Good Sam RV Travel Guide & Campground Directory

Mississippi: The Outdoor Enthusiast's Playground



Outdoor enthusiasts find lots to do in Mississippi, where wild woodlands and swamps shelter an interesting array of birds and wildlife. And as a refreshing vacation alternative, water activities are everywhere on the "Magnolia State’s" rivers, lakes, streams and coastline.

In Mississippi’s north region, on the Coldwater River there’s Arkabutla Lake. Accessible via Hernando or Coldwater, Arkabutla is a U.S. Army Corps of Engineers gem encompassing more than just the 33,000-acre namesake lake. It also provides a dozen recreation areas, boat ramps, nature trails, protected swimming beaches and extensive hunting and fishing grounds. Watersports like sailing, skiing and windsurfing are popular pastimes, however, it’s the anglers with their record-breaking crappie, bass, bream and catfish catches that seem to be having the most fun. Observant birders can expect to see wood ducks, raptors and turkeys.

On Mississippi’s Delta is the United States’ only bottomland hardwood national forest.

Another northern Mississippi attraction is Holly Springs National Forest, near the town of the same name. This national park boasts more than 40 lakes; each more than suitable for shoreline fishing. Holly Springs’ terrain is hilly and wooded, fitted with loblolly or short leaf pines and stands of hardwoods at the forest’s higher elevations. Recreation areas at Choctaw Lake, Chewalla, and Puskus feature picnic facilities, walking trails and lakes with swimming beaches. Opportunities for boaters, anglers and hunters are practically unlimited in Holly Springs’ 147,000-acre forest.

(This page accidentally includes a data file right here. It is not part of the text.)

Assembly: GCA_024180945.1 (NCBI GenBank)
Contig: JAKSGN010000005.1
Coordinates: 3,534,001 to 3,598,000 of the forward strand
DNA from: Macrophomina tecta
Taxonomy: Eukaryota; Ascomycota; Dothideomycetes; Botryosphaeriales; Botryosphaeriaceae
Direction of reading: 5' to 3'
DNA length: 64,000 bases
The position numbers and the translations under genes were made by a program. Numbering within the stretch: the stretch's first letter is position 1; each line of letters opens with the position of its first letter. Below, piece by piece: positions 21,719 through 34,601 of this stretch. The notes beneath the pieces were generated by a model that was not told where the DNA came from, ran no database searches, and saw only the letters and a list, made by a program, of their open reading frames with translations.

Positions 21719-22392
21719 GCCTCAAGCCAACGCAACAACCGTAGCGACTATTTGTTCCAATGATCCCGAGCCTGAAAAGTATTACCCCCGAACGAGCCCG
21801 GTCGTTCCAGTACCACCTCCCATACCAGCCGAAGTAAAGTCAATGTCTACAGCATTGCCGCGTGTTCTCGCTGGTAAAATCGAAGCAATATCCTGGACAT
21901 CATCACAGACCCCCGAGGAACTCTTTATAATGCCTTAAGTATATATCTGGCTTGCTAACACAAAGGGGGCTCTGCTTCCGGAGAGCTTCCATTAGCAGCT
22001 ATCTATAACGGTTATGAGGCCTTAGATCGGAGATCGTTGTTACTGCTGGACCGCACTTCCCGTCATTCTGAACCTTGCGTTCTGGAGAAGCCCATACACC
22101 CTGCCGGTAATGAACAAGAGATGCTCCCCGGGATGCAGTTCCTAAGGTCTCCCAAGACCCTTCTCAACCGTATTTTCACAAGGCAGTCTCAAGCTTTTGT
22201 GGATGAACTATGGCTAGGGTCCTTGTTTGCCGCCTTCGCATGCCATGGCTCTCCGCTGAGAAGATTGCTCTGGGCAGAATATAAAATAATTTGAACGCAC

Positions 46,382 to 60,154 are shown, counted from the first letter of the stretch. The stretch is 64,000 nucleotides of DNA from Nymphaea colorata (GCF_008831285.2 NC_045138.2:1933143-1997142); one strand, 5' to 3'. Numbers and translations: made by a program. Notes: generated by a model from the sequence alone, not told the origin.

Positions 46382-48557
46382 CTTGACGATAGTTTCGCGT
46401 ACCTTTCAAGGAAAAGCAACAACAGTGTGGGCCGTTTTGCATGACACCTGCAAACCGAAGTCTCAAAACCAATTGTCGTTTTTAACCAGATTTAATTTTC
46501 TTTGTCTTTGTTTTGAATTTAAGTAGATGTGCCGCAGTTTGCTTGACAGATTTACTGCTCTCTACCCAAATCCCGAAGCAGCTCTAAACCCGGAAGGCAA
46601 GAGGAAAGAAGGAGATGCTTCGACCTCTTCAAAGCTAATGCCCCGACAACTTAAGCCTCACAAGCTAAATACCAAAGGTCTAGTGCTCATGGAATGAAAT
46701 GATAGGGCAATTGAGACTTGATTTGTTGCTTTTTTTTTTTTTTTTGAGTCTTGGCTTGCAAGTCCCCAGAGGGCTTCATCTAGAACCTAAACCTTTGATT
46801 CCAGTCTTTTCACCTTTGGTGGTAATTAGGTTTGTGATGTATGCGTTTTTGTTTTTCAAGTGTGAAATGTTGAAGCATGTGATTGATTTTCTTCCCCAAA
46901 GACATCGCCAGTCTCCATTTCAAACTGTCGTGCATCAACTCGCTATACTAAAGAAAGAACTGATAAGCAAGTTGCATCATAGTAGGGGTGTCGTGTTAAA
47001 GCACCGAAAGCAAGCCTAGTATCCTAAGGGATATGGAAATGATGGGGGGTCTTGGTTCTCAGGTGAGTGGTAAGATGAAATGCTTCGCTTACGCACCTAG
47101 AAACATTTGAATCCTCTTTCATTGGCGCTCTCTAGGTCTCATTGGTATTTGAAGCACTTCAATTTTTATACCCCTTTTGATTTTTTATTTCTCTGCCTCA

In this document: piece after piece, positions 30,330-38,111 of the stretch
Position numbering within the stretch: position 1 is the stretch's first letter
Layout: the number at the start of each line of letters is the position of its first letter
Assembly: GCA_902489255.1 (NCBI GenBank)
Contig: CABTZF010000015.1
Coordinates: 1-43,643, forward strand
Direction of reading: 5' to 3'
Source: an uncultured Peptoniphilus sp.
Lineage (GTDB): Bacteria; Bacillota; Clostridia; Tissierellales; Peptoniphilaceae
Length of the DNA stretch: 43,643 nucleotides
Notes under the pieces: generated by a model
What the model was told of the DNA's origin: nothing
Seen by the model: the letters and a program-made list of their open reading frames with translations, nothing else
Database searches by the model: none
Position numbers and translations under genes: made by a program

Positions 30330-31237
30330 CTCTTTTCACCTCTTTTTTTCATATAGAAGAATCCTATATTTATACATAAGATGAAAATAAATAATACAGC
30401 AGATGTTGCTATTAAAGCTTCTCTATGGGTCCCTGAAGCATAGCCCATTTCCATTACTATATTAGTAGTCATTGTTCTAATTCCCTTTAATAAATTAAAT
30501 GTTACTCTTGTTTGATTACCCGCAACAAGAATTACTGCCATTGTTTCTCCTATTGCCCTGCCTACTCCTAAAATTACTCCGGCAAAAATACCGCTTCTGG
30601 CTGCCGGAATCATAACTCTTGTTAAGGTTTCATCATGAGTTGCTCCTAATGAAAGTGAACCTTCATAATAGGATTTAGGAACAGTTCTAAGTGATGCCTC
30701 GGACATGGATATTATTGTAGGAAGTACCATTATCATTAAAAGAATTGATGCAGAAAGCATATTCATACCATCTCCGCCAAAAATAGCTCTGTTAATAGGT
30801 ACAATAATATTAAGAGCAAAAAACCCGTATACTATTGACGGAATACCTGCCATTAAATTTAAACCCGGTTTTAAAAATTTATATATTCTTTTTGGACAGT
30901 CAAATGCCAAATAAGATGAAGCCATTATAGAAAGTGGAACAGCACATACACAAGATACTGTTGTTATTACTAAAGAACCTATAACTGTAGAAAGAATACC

Lake Lowndes State Park is tucked away in Mississippi’s central region at Columbus. A tranquil lake fringed with stately pine trees provides the perfect setting for easygoing hours of canoeing, boating, fishing and picnicking. Swimmers and waterskiers appreciate the freedom of Lake Lowndes’ calm, uncrowded waters. There are nature trails for hikers, mountain bikers and horseback riders plus tennis courts, softball fields – even an 18-hole course for disc golfers, also known as Frisbee golf. Rainy days won’t slow you down either, because there’s an indoor sports complex equipped with basketball, tennis and volleyball courts.

Slightly westward but still in the center of the state, Delta National Forest is located between Rolling Fork and Vicksburg. This preserve maintains one of the last remaining hardwood forests on Mississippi’s Delta and is the United States’ only bottomland hardwood national forest. Delta’s two major recreation areas, Blue Lake and Little Sunflower Riverboat Landing, offer trails not only for hikers but all-terrain vehicles as well. Fishing and hunting are popular, too. And here’s good news for birders. As part of the Mississippi Waterfowl Flyway, Delta National Forest is an established duck habitat and a promising locale for observing waterfowl migrations.